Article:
Sunday 21st October 2012
By Patrice Mongelard
Senior Vets come up very short as revitalised Wickham Park dish out footballing lesson
I am still undecided on whether the awfulness of this week’s defeat was worse than last week’s. Things are not good and certain truths have to be faced. I must apologise to my readers if over the course of the hundred and sixteen match reports that I have written to chronicle our matches over five seasons I have given the impression that we are any good. The truth is we are rarely very good, occasionally good but most of the time pretty ordinary or poor. There are severe limitations in our brand of football and in our squad that we choose not to see as we emphasise the social dimension of our Sunday morning exercise in masochism. I will not dissemble any more – we play without solidarity and without intelligence – there I have said it - and nothing will happen between now and the rest of the season to change this. At this point you can stop reading this report or carry on but you have been warned.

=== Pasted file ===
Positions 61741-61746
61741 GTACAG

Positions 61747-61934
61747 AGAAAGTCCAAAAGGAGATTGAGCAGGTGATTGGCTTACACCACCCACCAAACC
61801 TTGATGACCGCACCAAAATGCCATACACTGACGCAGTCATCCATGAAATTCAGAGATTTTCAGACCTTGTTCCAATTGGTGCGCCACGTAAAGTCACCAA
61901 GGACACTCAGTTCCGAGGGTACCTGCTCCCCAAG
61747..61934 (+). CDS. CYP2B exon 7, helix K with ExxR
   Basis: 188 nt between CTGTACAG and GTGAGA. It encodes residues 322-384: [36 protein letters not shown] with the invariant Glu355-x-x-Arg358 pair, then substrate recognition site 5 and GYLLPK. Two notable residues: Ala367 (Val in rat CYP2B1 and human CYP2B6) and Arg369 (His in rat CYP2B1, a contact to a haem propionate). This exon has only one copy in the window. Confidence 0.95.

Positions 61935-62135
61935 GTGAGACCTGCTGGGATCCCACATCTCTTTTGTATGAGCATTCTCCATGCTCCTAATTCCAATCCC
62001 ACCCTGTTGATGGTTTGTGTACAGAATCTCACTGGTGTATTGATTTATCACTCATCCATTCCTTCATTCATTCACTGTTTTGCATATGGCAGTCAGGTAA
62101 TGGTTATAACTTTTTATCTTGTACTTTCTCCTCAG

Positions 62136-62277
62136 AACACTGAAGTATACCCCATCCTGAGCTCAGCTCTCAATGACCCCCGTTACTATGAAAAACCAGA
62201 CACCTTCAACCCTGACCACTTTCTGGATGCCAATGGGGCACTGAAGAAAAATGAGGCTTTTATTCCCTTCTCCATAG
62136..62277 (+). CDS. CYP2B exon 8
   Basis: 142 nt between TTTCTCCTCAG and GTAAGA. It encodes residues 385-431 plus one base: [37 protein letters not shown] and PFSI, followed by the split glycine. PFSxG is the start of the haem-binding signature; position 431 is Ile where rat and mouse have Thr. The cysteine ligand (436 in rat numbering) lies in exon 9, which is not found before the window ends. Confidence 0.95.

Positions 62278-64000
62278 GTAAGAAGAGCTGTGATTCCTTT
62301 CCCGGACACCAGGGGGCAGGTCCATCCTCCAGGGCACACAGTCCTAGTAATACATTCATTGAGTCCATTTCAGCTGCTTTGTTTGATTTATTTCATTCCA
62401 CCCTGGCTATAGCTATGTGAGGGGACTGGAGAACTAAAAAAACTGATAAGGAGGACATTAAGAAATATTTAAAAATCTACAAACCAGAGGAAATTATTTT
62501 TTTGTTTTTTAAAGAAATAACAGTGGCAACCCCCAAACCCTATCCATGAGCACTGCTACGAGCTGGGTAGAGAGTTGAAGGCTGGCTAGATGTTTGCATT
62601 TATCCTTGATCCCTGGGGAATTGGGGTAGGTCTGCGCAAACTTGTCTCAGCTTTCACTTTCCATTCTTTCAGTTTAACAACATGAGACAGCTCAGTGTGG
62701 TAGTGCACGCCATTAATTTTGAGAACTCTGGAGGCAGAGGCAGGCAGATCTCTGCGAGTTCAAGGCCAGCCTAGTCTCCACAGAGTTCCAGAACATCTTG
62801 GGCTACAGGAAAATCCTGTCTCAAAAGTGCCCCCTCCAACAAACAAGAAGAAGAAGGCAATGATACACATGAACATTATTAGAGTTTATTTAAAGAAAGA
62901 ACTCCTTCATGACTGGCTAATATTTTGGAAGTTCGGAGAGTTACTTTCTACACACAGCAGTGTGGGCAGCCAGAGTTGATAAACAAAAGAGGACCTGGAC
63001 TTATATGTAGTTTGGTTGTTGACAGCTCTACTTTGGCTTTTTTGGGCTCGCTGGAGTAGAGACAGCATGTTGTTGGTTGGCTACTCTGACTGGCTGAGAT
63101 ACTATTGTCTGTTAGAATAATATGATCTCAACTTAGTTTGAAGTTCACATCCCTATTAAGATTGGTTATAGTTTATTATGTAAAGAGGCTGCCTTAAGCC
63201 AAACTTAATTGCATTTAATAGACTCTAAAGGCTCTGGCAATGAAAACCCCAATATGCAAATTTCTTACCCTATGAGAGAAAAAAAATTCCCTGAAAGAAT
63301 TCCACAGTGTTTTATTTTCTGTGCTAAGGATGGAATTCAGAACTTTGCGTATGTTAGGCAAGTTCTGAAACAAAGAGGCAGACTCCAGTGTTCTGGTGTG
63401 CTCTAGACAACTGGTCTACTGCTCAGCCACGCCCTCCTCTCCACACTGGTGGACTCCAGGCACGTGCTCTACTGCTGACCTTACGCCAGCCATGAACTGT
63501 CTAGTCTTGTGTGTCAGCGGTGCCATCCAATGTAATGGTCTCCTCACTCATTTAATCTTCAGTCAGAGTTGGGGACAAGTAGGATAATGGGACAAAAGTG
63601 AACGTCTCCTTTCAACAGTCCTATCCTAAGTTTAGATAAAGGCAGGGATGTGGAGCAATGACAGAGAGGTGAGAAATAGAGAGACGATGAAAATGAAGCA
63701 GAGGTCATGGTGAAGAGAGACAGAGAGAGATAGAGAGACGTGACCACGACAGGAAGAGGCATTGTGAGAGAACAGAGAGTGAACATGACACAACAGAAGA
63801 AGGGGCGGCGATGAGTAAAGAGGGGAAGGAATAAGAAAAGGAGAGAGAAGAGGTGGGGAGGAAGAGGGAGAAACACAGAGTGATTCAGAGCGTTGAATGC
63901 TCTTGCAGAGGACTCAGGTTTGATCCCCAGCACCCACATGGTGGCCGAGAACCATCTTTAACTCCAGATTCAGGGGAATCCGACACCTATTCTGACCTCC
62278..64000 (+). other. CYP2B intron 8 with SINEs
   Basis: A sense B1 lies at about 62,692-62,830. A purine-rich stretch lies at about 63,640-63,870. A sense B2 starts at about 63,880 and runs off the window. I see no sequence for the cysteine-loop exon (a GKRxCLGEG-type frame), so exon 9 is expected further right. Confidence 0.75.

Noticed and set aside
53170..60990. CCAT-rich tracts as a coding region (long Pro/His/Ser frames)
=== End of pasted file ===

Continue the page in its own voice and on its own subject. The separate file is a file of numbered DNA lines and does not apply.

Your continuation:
It is not quite Halloween but the starting XI in today’s horror show were: Gary Fentiman in goal; Ian Coles, Mick O’Flynn, Patrice Mongelard and Chris Webb in defence; Sinisa Gracanin, Nick Waller, Ian Shoebridge and Rob Lipscomb in midfield; Andy Faulks and Andy Smith in attack. Mehmet Bozyigit, Chris Bourlet, and Roger French waited to join the lesson. We could have had more players – two had stood down (Colin Brazier and Steve Blanchard). Colin was among our supporters along with Paul Smith, Trevor Stewart, Graeme Evans and the two young tent dwellers Isabelle and Thomas French.
Prior to the game Roger French had been provided with mood-calming foods in the form of a banana and dark chocolate. I suppose we have to be grateful that these were consumed. There’ll be more on Roger’s consumption later.